The 2011 National Baseball Hall of Fame ballot that must be submitted today by voting members of the Baseball Writers’ Association of America lists 33 players. Here are the top contenders:
Years on Candidate MLB seasons ballot
Roberto Alomar 1988-2004 2nd
Jeff Bagwell 1991-2005 1st
Harold Baines 1980-2001 5th
Bert Blyleven 1970-90, 1992 14th
Kevin Brown 1986, 1988-2005 1st
John Franco 1984-2001, 2003-06 1st
Juan Gonzalez 1989-2005 1st
Barry Larkin 1986-2004 2nd
Edgar Martinez 1987-2004 2nd
Don Mattingly 1982-95 11th
Fred McGriff 1986-2004 2nd
Mark McGwire 1986-2001 5th
Jack Morris 1977-94 12th
Dale Murphy 1976-93 13th
Rafael Palmeiro 1986-2005 1st
Dave Parker 1973-91 15th
Tim Raines 1979-2002 4th
Benito Santiago 1986-2005 1st
Lee Smith 1980-97 9th
B.J. Surhoff 1987-2005 1st
Alan Trammell 1977-96 10th
Larry Walker 1989-2005 1st
Updated: September 24, 2012 6:25AM
This used to be easy.
Get the ballot, find four, five, maybe 10 ex-players who felt like Hall of Famers, check them off, send the ballot in and be done with it.
Sure, I’d study the stats.
But after a while the lists of .300 seasons, home runs, walks, saves, postseason strikeouts, multihit games and the like blur one’s brain the way the shampoo aisle at a supermarket does.
You grab what looks right and get out.
Now, it’s tougher.
Steroids have done that.
I’m voting for Roberto Alomar, Bert Blyleven, Barry Larkin, Lee Smith, Tim Raines, Dave Parker and Alan Trammell. All have been on the ballot before, and I have voted for all of them in the past, except Trammell.
I have good reasons for each player. And I’m putting Trammell in there — even though he got only 22.4 percent of the vote last year — because as time has gone by, I’ve become even more impressed with the skinny guy’s four Gold Gloves, six All-Star selections and 20 major-league seasons, all with the Tigers.
I doubt we’ll see a two-decade, one-team guy ever again. (And maybe his suffering as a Cubs coach figures in a tad.)
The trouble starts with the first-time-eligible players, many of them with tremendous stats.
Carlos Baerga, Jeff Bagwell, Juan Gonzalez, Edgar Martinez, Larry Walker and, above all, Rafael Palmeiro.
Timing is everything
Those guys could hit and run and field, but their misfortune was that, having retired just five years ago, they played into and through the heart of the Steroid Era. (And, by the way, nobody has declared that era over.)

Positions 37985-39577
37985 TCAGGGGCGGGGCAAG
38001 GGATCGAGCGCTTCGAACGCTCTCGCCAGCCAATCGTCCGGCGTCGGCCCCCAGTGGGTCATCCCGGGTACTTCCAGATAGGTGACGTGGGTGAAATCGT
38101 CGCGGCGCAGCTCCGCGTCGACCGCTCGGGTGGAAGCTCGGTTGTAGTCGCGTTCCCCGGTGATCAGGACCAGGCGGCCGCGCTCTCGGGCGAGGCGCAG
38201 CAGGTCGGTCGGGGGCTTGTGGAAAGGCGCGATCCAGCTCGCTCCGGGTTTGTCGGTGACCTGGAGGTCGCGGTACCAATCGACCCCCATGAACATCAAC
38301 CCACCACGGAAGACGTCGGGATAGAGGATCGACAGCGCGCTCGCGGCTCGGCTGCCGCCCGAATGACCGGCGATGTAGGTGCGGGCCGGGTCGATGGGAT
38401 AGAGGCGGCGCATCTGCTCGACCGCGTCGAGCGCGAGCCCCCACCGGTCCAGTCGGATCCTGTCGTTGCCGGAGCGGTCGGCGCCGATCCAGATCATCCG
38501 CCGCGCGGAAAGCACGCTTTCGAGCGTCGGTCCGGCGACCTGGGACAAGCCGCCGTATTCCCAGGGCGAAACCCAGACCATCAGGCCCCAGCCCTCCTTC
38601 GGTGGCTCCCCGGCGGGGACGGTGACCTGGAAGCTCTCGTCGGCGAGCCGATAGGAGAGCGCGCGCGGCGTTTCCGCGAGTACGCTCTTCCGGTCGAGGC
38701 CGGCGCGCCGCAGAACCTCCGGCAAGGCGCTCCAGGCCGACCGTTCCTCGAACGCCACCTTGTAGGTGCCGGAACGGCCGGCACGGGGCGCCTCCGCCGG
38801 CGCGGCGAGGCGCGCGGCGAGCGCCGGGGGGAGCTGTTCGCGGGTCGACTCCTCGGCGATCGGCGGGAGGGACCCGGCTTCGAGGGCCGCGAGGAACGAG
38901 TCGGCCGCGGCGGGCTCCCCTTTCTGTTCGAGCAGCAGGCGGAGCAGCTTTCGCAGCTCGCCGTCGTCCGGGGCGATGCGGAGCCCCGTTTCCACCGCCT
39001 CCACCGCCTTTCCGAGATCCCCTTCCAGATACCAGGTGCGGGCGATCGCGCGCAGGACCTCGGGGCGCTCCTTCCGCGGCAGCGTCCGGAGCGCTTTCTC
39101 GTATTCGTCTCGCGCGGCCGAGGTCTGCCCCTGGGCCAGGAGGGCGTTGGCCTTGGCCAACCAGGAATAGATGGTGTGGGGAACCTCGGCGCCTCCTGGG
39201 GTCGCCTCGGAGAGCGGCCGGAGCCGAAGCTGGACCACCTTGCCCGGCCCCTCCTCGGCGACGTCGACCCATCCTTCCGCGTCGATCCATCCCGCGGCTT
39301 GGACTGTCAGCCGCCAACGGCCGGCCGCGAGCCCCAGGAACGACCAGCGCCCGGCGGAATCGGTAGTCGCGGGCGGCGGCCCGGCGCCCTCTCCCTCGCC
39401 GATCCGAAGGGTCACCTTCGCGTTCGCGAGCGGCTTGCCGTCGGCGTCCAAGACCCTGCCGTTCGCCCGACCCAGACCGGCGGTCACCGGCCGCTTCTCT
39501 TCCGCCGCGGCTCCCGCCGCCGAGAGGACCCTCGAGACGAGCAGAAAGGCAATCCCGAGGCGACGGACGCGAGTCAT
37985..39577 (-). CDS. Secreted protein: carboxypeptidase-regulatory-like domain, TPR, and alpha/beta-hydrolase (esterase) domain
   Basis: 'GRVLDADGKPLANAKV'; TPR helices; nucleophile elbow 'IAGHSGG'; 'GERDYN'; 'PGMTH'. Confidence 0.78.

But Palmeiro’s numbers are staggering — he averaged 41 home runs and 120 RBI in the nine seasons from 1995 to 2003 and finished with 569 career homers, 12th-most all time. He also had 3,020 hits.
Nobody with more than 500 homers or more than 3,000 hits is not in the Hall.
But Palmeiro was a juicer. He was suspended after testing positive for a performance-enhancing drug in 2005, only a few months after he defiantly told a congressional panel, ‘‘I have never used steroids. Period.’’
I was there at that hearing on Capitol Hill in March 2005, and I kinda, half-way believed Palmeiro. I mean, he was angry, almost ready to throw down, when he proclaimed his drug-free quality.
But words are cheap. And I can’t vote for Palmeiro. Just as I can’t, and won’t, vote for Mark McGwire, now in his fifth year on the ballot. ‘‘Big Red’’ was the poster boy for muscle-enhancers. Palmeiro is the poster boy for deceit.
Palmeiro still claims the anabolic steroid came from a tainted vitamin B-12 vial he got from teammate Miguel Tejada. (Love it when it’s a buddy’s fault.) ‘‘I was telling the truth then, and I am telling the truth now,’’ he told SI.com. ‘‘I have never [intentionally] taken steroids.’’
And I say that because I’m sick of being part of the apologists for athletes’ drug-taking lies over the years.
You hear Marion Jones or Tony Mandarich or any of a thousand pro cyclists tell you they’re clean with such passion and fervor, and then you find it’s just . . . baloney.
So Palmeiro is out. For me. Forever.
But the others?
You hear rumors, but what do you know?
Larry Walker all of a sudden hits 49 home runs in 1997? What was that all about?
It’s a real good question
Palmeiro asked the Washington Post rhetorically, “Why would I [cheat] in a year when I went in front of Congress and I testified that I told the truth? Why would I do this in a season when I was going to get to 3,000 hits? It makes no sense.’’
Correct. And your point, sir?
So the new guys are all going to be problems for us voters, at least those of us with moral constraints over blatant cheating. (And, no, I didn’t like Joe Niekro using a nail file on the ball, either.)
The standards for the Hall of Fame are lofty, nearly unattainable. But if you want to sit with Ruth, Gehrig, Mays and Aaron, you better bring the goods.
Consider that Robin Ventura was a pretty decent ballplayer, and he got 1.3 percent of the votes last year and was swiftly dropped from the ballot.
So I’ll pray and fill out my 2011 form with first-year guy Edgar Martinez (18 years, all with the Mariners, five Silver Slugger Awards, seven All-Star Games) and, what the heck, Harold Baines.
The old White Sox hitter has been on the ballot five years, and I doubt he’ll ever get in, but he sure never looked like a ’roider to me.
Funny how that can count for so much these days.